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Keystone State Park

Keystone State Park
1150 Keystone Park Road

The 1,200-acre Keystone State Park is great for day-trips and family vacations year round. Camping, modern cabins, many trails, and a lake are all within walking distance, providing an ideal setting for wildlife watching or outdoor adventures.

The park is within easy driving distance from the Pittsburgh metropolitan area, the Laurel Highlands, and their many attractions.

Hiking at Keystone State Park

8 miles of trails

The trails are open year-round for hiking, cross-country skiing, and snowshoeing. All trails are rated from easiest to more difficult hiking with parking available at most of the trailheads. All trails are foot traffic only, except for Lakeside Trail, which is open to biking.

Davis Run Trail
3 miles, easiest hiking

This trail meanders through wetlands before reaching an upland forest of mixed conifers and mature hardwoods. Along part of the trail, the conifers form a scenic tunnel.

Lakeside Loop
2.2 miles, easiest hiking

This loop goes around the lake on park roads and walkways. This scenic and fairly level path offers an excellent view of waterfowl and other aquatic life. Bikes are permitted.

McCune Run Trail
0.5 mile, easiest hiking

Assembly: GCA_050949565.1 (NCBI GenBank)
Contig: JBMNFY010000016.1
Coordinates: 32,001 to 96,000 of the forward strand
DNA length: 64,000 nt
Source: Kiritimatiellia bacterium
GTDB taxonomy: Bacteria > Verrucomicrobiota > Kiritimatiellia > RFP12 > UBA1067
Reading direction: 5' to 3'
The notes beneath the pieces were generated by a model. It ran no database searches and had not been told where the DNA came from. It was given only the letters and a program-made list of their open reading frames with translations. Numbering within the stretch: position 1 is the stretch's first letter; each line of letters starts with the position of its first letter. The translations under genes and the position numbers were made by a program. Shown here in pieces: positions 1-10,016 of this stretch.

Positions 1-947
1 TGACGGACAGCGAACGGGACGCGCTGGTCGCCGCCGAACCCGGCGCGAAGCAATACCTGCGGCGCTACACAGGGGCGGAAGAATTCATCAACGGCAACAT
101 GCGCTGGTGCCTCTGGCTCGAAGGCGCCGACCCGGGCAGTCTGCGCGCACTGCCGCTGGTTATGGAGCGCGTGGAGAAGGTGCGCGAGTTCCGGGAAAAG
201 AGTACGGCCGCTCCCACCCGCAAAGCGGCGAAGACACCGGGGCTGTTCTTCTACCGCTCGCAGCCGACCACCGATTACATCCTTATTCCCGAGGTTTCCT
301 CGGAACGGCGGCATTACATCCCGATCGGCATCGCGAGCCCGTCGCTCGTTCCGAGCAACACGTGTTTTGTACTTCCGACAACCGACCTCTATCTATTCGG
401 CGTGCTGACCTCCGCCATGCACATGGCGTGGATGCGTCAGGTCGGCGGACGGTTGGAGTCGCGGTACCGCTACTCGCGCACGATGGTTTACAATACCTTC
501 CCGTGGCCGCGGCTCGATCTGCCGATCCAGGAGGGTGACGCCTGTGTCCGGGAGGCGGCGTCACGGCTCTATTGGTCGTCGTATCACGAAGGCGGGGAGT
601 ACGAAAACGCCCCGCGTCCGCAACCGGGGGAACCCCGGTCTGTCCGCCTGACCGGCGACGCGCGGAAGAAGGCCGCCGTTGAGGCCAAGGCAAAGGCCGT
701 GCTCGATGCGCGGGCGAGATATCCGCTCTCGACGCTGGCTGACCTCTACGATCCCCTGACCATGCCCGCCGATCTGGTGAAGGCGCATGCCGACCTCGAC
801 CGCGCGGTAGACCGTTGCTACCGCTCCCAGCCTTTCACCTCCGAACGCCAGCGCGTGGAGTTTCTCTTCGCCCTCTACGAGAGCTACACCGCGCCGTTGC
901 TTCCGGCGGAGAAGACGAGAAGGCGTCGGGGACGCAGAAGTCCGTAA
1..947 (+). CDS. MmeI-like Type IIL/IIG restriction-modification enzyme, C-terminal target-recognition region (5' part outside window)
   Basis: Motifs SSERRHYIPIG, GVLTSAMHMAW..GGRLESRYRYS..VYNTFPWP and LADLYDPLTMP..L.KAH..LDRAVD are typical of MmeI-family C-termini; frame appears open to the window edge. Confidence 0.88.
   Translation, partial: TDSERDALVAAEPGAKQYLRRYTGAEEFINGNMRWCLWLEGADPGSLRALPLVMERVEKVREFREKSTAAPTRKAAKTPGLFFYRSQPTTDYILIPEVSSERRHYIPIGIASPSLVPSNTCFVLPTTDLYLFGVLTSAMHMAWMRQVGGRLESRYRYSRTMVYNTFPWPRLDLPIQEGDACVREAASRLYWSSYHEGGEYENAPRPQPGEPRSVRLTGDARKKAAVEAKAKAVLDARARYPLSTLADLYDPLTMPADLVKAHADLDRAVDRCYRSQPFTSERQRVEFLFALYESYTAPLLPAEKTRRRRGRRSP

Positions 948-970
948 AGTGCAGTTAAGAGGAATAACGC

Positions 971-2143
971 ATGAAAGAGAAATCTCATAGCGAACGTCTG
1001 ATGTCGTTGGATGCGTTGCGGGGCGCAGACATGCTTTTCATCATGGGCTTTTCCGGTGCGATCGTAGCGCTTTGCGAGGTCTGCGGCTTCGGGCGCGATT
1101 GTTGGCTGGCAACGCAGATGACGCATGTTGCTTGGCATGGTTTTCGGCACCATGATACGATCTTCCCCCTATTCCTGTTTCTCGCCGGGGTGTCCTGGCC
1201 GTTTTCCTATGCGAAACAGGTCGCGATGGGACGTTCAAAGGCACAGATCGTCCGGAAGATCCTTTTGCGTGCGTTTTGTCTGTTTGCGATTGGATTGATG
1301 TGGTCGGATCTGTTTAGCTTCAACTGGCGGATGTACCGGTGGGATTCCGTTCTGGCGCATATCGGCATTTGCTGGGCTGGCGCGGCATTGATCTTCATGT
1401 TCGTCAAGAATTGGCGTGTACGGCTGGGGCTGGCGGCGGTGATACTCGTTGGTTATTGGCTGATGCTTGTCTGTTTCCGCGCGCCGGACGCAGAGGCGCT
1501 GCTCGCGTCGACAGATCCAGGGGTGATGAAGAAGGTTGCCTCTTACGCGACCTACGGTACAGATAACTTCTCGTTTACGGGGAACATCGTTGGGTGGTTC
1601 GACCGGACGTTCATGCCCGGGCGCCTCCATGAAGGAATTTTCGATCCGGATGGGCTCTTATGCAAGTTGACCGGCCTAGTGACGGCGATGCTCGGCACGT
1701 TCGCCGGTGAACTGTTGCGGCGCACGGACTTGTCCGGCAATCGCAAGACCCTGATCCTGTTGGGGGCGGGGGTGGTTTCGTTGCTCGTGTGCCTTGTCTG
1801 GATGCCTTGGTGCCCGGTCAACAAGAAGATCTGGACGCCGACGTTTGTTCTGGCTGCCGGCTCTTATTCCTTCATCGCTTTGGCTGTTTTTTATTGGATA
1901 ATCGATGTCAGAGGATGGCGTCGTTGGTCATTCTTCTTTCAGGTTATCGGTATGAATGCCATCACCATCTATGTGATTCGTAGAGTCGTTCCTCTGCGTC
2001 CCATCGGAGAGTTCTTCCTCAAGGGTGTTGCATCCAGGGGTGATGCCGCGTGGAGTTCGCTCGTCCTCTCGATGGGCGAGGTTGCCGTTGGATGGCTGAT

This short trail leads to an abandoned beaver pond and a wetland meadow. The trail crosses over the remnants of an old beaver dam and connects to Davis Run Trail.

Pine Trail
0.3 mile loop, easiest hiking

This trail loops through plantations of red, white, and table mountain pine trees. About halfway through the trail, hikers can view farm fields and large chestnut oak trees.

Stone Lodge Trail
1.5 miles, easiest to more difficult hiking

The path starts from the James A. Kell Visitor Center parking lot. This challenging walk starts with a fairly steep climb that winds through hardwoods to ridgetop conifers. Keen-eyed hikers can find remnants of an old springhouse and homestead by large hemlock trees.

Strawcutter Trail
0.6 mile, easiest hiking

This trail connects Davis Run and McCune Run trails.

Picnicking at Keystone State Park

This activity or structure is ADA accessible.
Several picnic areas in the park offer:

Picnic tables
Drinking water
The picnic area adjacent to the boat concession offers charcoal grills and drinking water.

Please keep these areas clean and dispose of hot charcoal in proper receptacles.

Two pavilions have charcoal grills, drinking water, and electric outlets:

Pavilion #1 is on the north side of the lake, closer to the beach
Pavilion #2 is below the breast of the dam
Picnic pavilions can be reserved up to 11 months in advance for a fee. Unreserved pavilions are available on a first-come, first-served basis.

Stay the Night at Keystone State Park


flush toilets, warm showers, some electric hookups

This activity or structure is ADA accessible.
About 100 tent and trailer sites are available from the first Friday in April to the third Sunday of October.

Lakeside Campground is adjacent to the lake. Hillside Campground is in a more remote area of the park and accommodates those camping with pets.

Both campgrounds have a modern bathhouse. A sanitary dump station is available. Shower facilities may not be available after October 1.

Swimming at Keystone State Park

A sand beach is open from late-May to Labor Day, 8:00 A.M. to sunset.